Kokichi Tsuburaya was a national hero. He raced his heart out in front of an entire nation, which saw an exhausted Tsuburaya get out-sprinted at the very end of a 42-kilometer marathon, and collectively groaned when their new hero dropped from silver to bronze.
But as related in this post, Tsuburaya was a man of commitment, and he promised he would work hard to ensure he was ready to compete and do better at the 1968 Olympics in Mexico City. Not only did Tsuburaya feel that added weight to make up for the “loss” of silver, so too did his seniors at Tsuburaya’s place of employment, Japan’s Ground Self Defense Forces.
Tsuburaya did indeed train hard. And yet, somehow, he also found time for courtship, as explained in Ichiro Aoyama’s book, The Lone Runner – The Kokichi Tsuburaya Story. He had a met a girl named Eiko before the Tokyo Olympics, and he wanted to marry her after the Tokyo Games. His coach at the Self Defense Forces athletics school, Hiro Hatano, was supportive of the proposed marriage. Tsuburaya’s parents too approved of their son’s plans to marry Eiko.
One would assume that further approval would be unnecessary, but in 1966, coach Hatano’s boss expressed his dissatisfaction with the union. Perhaps Hatano’s boss thought that Tsuburaya needed to keep his focus 100% on his training – I’m not clear yet on the specifics. But in a country where hierarchy determines status and power, and in the context of a military culture where the norms of hierarchy are amplified even more, Hatano’s boss had the power to overrule a personal decision of someone in his organization.
Perhaps, in an exercise of power that feels cruel, Hatano’s boss brought Hatano, Eiko and Eiko’s mother together to inform them that the marriage to Tsuburaya would have to wait until after the Games in Mexico City so that Tsuburaya could focus solely on his training. Tsuburaya was not present in that meeting.
Eiko was devoted to Tsuburaya and wanted to wait until they could get married. But Eiko’s mother was no longer supportive, worried that marriage to a famous man like the marathon bronze medalist who had the weight of a nation’s expectations on his shoulder would only lay unknown burdens on the shoulders of the wife. Perhaps more of a concern, Eiko’s mother was not confident that a marriage to Tsuburaya was a sure thing in two years, and was worried that Eiko, at the age of 22, could lose other opportunities to marry well in that period.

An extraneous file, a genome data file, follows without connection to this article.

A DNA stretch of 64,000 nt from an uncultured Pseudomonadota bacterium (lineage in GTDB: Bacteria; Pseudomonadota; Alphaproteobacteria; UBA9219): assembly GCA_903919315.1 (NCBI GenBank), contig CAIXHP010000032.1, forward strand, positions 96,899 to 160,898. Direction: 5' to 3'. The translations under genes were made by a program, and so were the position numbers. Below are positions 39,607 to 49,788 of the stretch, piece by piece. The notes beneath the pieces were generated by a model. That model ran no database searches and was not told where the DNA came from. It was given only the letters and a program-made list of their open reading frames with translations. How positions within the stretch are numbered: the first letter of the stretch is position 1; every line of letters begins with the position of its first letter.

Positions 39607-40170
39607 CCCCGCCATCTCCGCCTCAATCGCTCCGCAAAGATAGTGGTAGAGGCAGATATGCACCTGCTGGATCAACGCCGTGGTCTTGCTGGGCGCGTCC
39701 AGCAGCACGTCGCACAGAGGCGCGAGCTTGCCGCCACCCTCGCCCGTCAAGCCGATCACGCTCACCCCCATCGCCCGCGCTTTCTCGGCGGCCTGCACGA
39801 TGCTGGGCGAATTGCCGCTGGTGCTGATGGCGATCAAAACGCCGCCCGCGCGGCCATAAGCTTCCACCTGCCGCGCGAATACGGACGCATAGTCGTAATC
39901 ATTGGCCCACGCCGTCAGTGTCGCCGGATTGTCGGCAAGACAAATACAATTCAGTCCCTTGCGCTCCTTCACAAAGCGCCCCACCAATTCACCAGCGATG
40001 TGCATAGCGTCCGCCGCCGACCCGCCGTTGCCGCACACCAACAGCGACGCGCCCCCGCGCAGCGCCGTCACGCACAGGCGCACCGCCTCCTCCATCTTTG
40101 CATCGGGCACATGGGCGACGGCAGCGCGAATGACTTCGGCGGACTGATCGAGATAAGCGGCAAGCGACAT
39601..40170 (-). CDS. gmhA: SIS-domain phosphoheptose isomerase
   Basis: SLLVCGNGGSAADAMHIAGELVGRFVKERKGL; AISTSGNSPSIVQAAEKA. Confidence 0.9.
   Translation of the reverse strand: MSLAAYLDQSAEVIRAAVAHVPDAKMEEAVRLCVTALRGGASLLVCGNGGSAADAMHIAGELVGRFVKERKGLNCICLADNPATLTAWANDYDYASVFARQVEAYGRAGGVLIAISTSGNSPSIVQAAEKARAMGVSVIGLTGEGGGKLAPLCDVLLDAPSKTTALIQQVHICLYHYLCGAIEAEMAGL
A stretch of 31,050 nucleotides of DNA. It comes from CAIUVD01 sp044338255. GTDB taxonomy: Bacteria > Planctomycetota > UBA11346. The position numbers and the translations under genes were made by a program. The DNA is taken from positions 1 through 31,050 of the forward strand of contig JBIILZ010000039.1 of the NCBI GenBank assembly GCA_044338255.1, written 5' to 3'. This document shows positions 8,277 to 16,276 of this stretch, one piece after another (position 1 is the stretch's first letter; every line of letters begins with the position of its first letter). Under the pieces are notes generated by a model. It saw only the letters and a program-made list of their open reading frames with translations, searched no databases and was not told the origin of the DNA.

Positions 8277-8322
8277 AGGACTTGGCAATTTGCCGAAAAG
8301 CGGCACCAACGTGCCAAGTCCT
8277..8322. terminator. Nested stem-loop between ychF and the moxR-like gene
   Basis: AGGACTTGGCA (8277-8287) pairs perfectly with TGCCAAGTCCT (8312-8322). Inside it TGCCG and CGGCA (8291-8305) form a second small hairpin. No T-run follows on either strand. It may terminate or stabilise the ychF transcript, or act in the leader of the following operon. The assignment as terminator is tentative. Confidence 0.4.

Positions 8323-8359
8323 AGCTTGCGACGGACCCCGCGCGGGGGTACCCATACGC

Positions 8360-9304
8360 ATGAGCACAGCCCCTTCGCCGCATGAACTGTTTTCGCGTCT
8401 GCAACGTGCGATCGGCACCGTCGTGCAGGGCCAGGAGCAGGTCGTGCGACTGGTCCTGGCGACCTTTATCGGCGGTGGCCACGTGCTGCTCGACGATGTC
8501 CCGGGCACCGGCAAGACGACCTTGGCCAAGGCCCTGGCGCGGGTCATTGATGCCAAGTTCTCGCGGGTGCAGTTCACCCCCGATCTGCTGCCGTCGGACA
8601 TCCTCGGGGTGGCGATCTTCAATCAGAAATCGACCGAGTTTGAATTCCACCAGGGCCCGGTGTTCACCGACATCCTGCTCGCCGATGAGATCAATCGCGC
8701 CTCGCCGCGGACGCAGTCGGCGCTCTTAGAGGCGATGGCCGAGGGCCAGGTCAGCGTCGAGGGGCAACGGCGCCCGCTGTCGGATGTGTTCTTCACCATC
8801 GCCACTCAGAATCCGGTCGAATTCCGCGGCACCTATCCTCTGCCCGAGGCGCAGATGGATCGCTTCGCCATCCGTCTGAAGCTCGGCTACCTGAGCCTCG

In the end, the proposed marriage of Kokichi and Eiko was broken off. Tsuburaya’s coach and manager, Hatano, was left with the unfortunate task of informing Tsuburaya. Hatano protested these decisions to his own boss to the point where he ended up being demoted and removed as Tsuburaya’s coach. Tsuburaya thus had to train on his own, likely feeling quite alone. Very quickly, injuries began to plague Tsuburaya – first the return of the intense pain of the slipped disc, and then an injury to an achilles tendon, which required surgery in 1967.
At the end of 1967, Tsuburaya returned to his hometown of Sukagawa, Fukushima for the long holiday break that bridges the old year with the new. Tsuburaya’s father was pained with news that he wasn’t sure he should share with his son. But he thought it best to tell his son before he found out on his own – that his former fiancé, Eiko, had gotten married. Kokichi replied “Oh, Eiko-san is married. That’s good for her.” The son pretended that he was OK with the news, but his father could tell that his son was shocked and saddened.
Tsuburaya returned to his Self Defense Forces base after his time with family during the New Year’s break. And on January 8th, 1968, he slit his wrist and died in his dorm room.
Note: Special thanks to my researcher, Shiina Ishige, for her in-depth research that contributed heavily to the writing of this post.
- The Triumphant Tragedy of Marathoner Kokichi Tsuburaya Part 1: The Marathon Sprint that Broke the Hearts of the Japanese
- The Triumphant Tragedy of Marathoner Kokichi Tsuburaya Part 2: Never Give Up!
- The Triumphant Tragedy of Marathoner Kokichi Tsuburaya Part 4: A Suicide Note that Captures an Essence of the Japanese, and Endures as Literature